Cybersecurity Lessons Learned From Two Years of Remote Work

2020 and 2021 were busy years for the infosec community, overflowing with cybersecurity lessons to remember. It all started in March 2020 when the COVID-19 pandemic disrupted the business and IT environments in ways that many organizations had not anticipated. Many companies were forced to move from well-established IT infrastructures to makeshift solutions in response to the new contactless business environment. Remote work quickly became the norm, and virtual collaboration tools replaced physical offices.

Amidst the frantic digitization and shift to remote work, many organizations lost clarity of their cybersecurity posture, with some unwittingly exposing themselves to serious risks such as social engineering, DoS, ransomware, data theft, and zero-day exploits. This shows in the record-breaking cybercrime figures reported in 2020 and 2021.

It’s now been two years since this turning point. Here are the hard cybersecurity lessons we’ve learned from mistakes, successes, and experiences in dealing with remote, hybrid, and deskless work since early 2020:

Endpoint security is critical – cybersecurity lesson one

Most remote employees access corporate assets through shared workstations or personal laptops, smartphones, or home computers, sometimes over questionable internet connections. Employers have no control over the kind of security measures or apps installed on remote devices or how they’re even used.

Endpoints are the first line of defense against cyberattacks in a remote workspace. Companies now realize the importance of taking back security control over endpoints, even when they’re still in the hands of remote employees. Remote endpoint security management involves:

  • Software and patch installation
  • Routing connection through VPNs
  • Device auditing and validation
  • Managed antimalware
  • Active web and email filtering

Trusting is a mistake – a lesson as old as time

Trust has no place in modern cybersecurity, especially in virtual workplaces. You simply can’t afford to blindly trust every external connection by assuming it’s from a legitimate user or device. This is where the idea of zero-trust comes in. Zero-trust is not a tool or a quick cybersecurity fix. It’s an overarching foundational framework for network security. In general, it stands for “never trust, always verify,” meaning to continuously verify network requests on a case-by-case basis. The zero-trust concept basically boils down to three key elements:

  • Verify every user: MFA, behavioral analytics, password management, etc.
  • Validate every device: Comprehensive endpoint device management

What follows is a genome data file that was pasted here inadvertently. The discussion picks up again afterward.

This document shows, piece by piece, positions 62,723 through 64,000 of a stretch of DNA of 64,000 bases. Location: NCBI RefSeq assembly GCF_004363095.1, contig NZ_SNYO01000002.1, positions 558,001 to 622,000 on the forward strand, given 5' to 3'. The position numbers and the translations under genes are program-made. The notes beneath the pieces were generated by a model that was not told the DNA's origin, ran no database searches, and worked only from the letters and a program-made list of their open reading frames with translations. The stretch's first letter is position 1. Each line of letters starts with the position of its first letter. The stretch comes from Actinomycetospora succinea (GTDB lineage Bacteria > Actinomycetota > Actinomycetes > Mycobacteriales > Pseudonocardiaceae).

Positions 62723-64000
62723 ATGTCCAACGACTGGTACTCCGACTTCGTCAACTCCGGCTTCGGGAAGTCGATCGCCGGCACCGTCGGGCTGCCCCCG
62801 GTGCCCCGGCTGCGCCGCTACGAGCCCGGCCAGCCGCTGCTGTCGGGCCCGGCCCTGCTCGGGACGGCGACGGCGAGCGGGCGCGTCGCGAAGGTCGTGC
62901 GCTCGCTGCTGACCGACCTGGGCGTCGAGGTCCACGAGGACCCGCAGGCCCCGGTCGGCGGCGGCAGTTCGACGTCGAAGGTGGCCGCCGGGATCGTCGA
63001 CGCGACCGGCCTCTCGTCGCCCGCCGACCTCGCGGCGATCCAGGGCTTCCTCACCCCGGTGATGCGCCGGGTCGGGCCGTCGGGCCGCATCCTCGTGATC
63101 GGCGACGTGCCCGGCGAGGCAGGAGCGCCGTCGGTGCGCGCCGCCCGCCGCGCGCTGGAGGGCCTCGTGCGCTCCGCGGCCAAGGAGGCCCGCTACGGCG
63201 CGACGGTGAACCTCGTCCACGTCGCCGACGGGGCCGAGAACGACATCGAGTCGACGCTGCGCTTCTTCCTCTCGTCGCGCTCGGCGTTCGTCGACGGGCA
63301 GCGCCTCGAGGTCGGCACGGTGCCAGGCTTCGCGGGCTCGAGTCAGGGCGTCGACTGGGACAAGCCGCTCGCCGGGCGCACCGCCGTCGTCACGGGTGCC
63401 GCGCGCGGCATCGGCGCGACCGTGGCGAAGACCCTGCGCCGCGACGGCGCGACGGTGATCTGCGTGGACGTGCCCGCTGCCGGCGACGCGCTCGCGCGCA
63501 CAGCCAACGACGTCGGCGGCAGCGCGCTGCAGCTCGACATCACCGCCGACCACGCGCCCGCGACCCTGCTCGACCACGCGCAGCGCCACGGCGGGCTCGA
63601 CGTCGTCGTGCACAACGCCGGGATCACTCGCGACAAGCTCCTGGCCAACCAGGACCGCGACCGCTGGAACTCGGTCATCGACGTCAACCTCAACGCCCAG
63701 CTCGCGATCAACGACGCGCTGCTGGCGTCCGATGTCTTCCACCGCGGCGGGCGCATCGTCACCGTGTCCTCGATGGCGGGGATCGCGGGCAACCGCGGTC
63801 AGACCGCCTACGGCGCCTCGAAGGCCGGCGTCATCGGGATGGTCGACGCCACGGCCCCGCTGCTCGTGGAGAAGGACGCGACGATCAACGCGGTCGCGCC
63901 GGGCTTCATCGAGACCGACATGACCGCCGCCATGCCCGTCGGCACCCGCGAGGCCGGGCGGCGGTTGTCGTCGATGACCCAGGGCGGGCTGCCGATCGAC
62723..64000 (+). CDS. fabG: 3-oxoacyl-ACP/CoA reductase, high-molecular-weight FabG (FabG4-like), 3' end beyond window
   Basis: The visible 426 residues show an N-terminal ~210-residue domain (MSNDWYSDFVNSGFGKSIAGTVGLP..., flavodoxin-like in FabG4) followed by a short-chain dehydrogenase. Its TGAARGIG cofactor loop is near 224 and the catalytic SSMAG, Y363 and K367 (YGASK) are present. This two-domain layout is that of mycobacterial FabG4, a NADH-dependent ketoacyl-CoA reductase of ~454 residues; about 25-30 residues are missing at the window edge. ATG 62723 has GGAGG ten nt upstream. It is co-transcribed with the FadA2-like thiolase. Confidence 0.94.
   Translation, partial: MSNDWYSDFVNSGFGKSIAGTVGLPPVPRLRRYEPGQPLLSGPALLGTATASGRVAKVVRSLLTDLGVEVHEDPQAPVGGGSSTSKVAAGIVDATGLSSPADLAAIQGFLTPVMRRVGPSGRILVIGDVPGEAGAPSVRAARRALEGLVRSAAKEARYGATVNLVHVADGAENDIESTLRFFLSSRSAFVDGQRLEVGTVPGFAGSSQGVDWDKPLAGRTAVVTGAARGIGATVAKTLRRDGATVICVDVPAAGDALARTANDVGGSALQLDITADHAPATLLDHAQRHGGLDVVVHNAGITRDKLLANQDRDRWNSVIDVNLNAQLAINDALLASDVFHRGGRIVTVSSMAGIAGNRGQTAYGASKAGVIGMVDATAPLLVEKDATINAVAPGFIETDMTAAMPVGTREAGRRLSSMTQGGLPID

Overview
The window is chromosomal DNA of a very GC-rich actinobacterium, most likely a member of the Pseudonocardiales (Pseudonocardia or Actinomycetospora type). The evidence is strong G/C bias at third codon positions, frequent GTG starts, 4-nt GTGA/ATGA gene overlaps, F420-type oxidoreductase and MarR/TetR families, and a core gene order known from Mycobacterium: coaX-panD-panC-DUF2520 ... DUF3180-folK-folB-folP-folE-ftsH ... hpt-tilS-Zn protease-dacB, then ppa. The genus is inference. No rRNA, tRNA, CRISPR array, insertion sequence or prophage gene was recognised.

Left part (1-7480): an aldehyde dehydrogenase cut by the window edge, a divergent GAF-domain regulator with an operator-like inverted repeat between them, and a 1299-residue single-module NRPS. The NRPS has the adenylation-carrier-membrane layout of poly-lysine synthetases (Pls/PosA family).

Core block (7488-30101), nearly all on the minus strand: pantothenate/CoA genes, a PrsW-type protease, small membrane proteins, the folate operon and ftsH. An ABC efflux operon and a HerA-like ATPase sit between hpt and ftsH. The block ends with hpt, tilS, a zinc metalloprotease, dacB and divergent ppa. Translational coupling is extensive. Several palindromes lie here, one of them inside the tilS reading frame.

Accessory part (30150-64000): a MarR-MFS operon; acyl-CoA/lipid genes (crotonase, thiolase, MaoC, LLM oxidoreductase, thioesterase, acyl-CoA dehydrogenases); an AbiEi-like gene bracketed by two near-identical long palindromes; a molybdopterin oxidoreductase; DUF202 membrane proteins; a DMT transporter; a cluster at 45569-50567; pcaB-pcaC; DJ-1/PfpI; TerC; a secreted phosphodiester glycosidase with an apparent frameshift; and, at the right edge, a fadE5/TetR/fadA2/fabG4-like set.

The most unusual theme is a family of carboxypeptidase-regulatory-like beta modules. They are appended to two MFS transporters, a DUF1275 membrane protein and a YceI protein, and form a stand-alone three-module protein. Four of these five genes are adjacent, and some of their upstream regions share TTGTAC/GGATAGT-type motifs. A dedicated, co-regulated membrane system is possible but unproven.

• Intelligently limit resource access: Least privilege access, microsegmentation, lateral movement limitations, etc.

IT resilience is key to business continuity

Entrepreneurs have grown more appreciative of enterprise IT over the last two years. Companies turned to technology to cope with the pandemic’s new cybersecurity challenges and enable remote collaborations. Although this was only meant as a temporary fix to wait out the pandemic, telecommuting and the supporting technologies have become a staple in the business community. This makes enterprise IT a crucial component in planning business agility, survival, and continuity.

Employee cybersecurity training is more important than ever

Studies show that human error is the #1 cybersecurity threat to businesses and that most cyber incidents can be prevented through employee awareness training. This is especially true with remote work, where employees are mostly left to their own judgment and devices. Training employees on cybersecurity lessons, industry best practices, threat awareness and response, cyber hygiene, and observing security guidelines can turn your weakest security link into the most valuable security asset. The idea that humans error causes the most damage is more than a cybersecurity lesson for veterans in the industry.

Cybersecurity lessons

It’s time to discard legacy security practices

Old solutions do not always work on new problems. Legacy IT and security systems simply don’t cut it in the remote work setting. Given the prevailing threat landscape and the nature of remote work, businesses can’t rely on antiquated legacy tools to protect digital assets. For instance, passwords, traditional firewalls, and antivirus tools alone are not enough to combat current threats. You need a more robust arsenal with advanced tools such as 2FA solutions, next-gen firewalls, and smart intruder detection systems to stand a chance against relentless cybercriminals.

Final word

Many companies learned these lessons the hard way — through cyberattacks and operational mishaps. That’s why it’s essential to read the business and IT environments before making major changes to the IT infrastructure. Unfortunately, many companies didn’t get a chance to thoroughly analyze their digital and business transformations during these chaotic times. But at least we now know the dos and don’ts when it comes to safe, efficient remote work.

Strong user authentication matters a great deal in the modern business world, and GateKeeper is here to help you with that. We specialize in cutting-edge user authentication solutions ranging from MFA and proximity-based login to passwordless access and more. Get in touch with us to learn more about automating authentication to reduce the cybersecurity lessons needed.

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